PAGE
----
Top 10 Checklist to Simplify Nonprofit Blogging

blogging 300x223  Top 10 Checklist to Simplify Nonprofit Blogging

A blog can do wonders for your nonprofit brand.

I really want you to blog. Did you know that Social Media Examiner’s 2013 State of Social Media Report puts blogging #1 at the list of the top 14 social media channels you should be exploring? I’ve said it before and I’ll say it again: Your blog is the hub of your content strategy (or it should be).  Build a blog and rock it. You’ll simultaneously put in place a content  strategy that will enable you to easily share relevant content across every communication channel you use.  Online and offline. There’s no better way to offer your constituents meaningful engagement.  So… what are you waiting for?

BTW: You can learn a lot more if you download my free webinar,The Keys to Nonprofit Blogging that Drives EngagementDid I mention it’s free?
Here are 10 tips to get you started, or to help you simplify the process so you can focus and deliver.

  1. Who is this blog for?  Recommendation: Have a primary target audience in mind before you start. If you have truly distinct audiences that don’t overlap much, you may consider more than one blog. Remember that you want the blog to build bonds with existing fans and also create new ones.
  2. How do I get started?  Recommendation:  Use a simple blog template such as WordPress, Blogger or Typepad. Ideally you’ll use a design that is similar to your main website, with tabs that mimic that site and which can be clicked on to take your readers back to the website.  They won’t even realize they’re on a different site if this is done right.
  3. What will you post about?  Recommendation: Develop a three- month editorial calendar with topics of interest to your target constituencies. What are your most frequently asked questions?  Which programs generate the greatest number of earmarked donations? You can even create posts out of emails. What’s fresh and new and exciting? Include topics that are in the news and/or breaking news for your organization. And cover a range of topics so you appeal to those who prefer vanilla as well as the chocolate lovers.
  4. How often you will post? Recommendation: One blog post per week is a reasonable goal.  But shoot for something that’s manageable for you.  It’s most important to develop and consistently stick to a schedule.
  5. When will you post?  Recommendation: Initially you can play around with different days of the week and times of the day; monitor which posts get the most page views. Ultimately you’ll want to develop a schedule and stick to it. Blog fans come to expect their updates on certain days and even at certain times. Fans who get disappointed a few times often stop showing up and stop recommending your blog.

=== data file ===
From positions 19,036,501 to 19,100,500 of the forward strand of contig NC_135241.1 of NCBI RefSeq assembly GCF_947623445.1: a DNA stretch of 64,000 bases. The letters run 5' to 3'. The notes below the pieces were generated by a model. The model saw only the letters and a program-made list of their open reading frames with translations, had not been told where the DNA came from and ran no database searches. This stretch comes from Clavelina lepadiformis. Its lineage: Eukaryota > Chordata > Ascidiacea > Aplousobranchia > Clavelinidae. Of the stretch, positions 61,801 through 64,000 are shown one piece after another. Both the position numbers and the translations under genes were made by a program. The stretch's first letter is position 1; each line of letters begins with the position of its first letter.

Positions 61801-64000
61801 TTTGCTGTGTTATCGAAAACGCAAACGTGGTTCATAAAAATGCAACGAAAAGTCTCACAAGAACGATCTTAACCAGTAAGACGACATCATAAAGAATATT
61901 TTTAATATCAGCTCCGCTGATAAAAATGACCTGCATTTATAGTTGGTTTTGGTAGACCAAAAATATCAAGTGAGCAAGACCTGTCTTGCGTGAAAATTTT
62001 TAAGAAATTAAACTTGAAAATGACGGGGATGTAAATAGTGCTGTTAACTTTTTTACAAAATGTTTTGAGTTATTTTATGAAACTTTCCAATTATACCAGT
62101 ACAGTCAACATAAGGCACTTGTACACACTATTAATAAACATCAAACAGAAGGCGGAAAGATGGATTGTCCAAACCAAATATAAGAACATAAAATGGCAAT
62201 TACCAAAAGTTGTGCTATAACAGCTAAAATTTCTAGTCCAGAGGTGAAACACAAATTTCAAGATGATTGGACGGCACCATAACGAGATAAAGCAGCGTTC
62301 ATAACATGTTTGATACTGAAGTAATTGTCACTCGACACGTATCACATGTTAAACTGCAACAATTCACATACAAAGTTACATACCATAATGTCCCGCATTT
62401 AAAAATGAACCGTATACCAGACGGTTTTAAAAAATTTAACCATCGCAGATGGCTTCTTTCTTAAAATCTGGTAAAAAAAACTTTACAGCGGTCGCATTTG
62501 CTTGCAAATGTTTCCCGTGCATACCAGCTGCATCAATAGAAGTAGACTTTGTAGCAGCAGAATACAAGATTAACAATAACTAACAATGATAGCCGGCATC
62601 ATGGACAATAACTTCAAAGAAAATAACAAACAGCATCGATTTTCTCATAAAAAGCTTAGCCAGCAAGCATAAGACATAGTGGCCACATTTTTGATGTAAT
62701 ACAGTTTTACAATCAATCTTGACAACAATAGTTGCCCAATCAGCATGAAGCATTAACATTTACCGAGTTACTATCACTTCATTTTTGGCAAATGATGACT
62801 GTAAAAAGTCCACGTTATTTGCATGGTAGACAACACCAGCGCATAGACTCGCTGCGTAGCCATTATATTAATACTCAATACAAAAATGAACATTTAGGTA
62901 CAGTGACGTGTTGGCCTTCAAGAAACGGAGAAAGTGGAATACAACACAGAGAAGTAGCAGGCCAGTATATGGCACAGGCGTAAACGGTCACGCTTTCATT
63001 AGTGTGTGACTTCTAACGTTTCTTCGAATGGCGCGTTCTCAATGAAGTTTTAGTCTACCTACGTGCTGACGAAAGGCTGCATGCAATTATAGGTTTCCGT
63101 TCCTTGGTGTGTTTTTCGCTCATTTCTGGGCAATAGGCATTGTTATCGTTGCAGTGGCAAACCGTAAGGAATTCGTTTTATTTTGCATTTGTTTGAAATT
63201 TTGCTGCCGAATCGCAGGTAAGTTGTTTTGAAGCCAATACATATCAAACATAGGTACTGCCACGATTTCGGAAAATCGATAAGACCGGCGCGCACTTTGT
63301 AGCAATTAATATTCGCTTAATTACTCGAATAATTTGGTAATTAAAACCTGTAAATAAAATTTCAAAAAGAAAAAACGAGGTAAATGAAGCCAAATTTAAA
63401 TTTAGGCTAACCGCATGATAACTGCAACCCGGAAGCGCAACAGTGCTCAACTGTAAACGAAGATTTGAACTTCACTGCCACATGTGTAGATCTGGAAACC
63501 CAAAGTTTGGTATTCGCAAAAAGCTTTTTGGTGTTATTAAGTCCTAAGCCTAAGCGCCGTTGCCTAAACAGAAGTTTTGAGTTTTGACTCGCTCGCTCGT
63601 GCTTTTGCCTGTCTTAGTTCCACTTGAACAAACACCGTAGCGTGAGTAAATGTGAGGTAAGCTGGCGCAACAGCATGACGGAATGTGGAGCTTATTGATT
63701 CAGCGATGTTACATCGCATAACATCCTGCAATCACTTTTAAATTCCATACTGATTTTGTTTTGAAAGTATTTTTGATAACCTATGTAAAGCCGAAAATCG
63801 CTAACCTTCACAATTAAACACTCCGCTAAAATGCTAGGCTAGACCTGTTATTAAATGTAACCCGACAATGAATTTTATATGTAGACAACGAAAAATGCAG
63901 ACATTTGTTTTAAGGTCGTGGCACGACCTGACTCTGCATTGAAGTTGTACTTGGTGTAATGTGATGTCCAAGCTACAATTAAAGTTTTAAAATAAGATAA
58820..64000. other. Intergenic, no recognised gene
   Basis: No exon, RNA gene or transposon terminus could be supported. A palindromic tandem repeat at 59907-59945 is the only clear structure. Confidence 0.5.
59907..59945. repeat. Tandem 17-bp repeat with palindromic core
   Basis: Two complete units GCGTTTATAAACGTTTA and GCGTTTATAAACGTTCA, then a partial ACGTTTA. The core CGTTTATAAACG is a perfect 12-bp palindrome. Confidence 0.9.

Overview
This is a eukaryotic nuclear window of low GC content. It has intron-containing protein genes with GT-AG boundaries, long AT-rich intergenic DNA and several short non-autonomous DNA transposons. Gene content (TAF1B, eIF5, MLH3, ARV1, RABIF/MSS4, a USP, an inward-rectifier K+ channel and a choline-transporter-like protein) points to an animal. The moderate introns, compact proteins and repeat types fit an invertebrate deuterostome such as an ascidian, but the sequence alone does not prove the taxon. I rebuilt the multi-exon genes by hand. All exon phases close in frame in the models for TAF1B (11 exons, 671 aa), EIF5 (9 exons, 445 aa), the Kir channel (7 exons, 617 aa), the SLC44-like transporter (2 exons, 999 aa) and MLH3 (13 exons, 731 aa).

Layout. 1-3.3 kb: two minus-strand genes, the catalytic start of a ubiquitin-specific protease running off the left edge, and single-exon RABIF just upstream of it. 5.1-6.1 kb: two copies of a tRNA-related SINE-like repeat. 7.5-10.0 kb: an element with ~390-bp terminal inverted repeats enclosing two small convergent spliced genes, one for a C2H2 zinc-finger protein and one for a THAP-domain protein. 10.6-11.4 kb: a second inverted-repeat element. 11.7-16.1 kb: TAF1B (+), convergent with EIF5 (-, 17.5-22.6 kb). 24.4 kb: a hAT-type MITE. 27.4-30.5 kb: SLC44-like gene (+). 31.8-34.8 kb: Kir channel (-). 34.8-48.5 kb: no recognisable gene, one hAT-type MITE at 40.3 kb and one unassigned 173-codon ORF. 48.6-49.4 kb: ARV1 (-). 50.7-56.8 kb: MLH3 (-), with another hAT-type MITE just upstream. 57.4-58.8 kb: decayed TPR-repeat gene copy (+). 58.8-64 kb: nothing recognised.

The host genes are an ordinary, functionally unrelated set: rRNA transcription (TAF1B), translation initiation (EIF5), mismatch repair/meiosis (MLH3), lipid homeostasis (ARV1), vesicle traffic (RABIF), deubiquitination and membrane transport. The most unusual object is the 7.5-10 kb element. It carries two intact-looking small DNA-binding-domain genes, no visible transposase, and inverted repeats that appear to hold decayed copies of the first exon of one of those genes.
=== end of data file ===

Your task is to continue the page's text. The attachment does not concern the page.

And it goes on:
6. How long should the post be?  Recommendation:  It’s a post; not a book. 500 – 700 words is a good average. That’s just one page double spaced. Aim for something you can accomplish. If that’s shorter, then try for a useful top ten list; or post an event photo and add a commentary, or excerpt from a workshop and talk about the desired outcomes for those who involved. Be creative, and keep it simple. From time to time you can do longer, meatier posts just to shake things up.
  7. Who will create the post? Recommendation: Spread the wealth and ask a range of folks on your staff to create content.  Or ask board, volunteers or colleagues to do “guest” posts. Make sure you ask only those who are excited by the task, and who have the skills and knowledge. Keep it personal, yet have one person serve as “editor” to assure that everything meets the criteria set forth in your editorial calendar, adheres to your brand guidelines and doesn’t look sloppy.
  8. Should I include graphics?  Recommendation: YES. People engage more and retain more when images are incorporated into text. You can also upload videos (e.g., from YouTube). Check out Should your blog posts look more like this? for more data on how this works.
  9. Why are you blogging?  Always remember: You’re doing this for a reason; not simply to fill airspace.  What do you want your readers to think/feel/do as a result of reading your post?  Ask them to do it, and make it easy for them to do so. Encourage readers to engage by commenting. And always respond to comments. This humanizes your blog so you don’t seem like a faceless internet “robot.”
  10. Where else can this blog content be useful? Consider the blog as the hub of your marketing communications strategy.  Information in your post can also be shared on Facebook, Twitter, Pinterest, LinkedIn and other social media sites.  You can link to your blog from your e-newsletter, enabling you to create succinct e-news emails with everything ‘above the fold’.  For areas that interest them, fans simply have to “click”.  No more scrolling for them, and you don’t have to create fresh copy. It’s already been written!

If you have other tips to simplify the process for folks, please add them. Also, remember to download my free webinar, The Keys to Nonprofit Blogging That Drives Engagement, below.  Or you can simply get the Clairification Blogging Resource Guide.  It’s free too! Let me know how you’re doing. I’m happy to chat any time.

Photo: Flickr, Steve Bridger

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About Claire

I’m Claire and I want to help you raise more money, reach more people and build long-lasting relationships with your supporters. Take a look in the archives.

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  1. Enjoyable thoughts. cheers.
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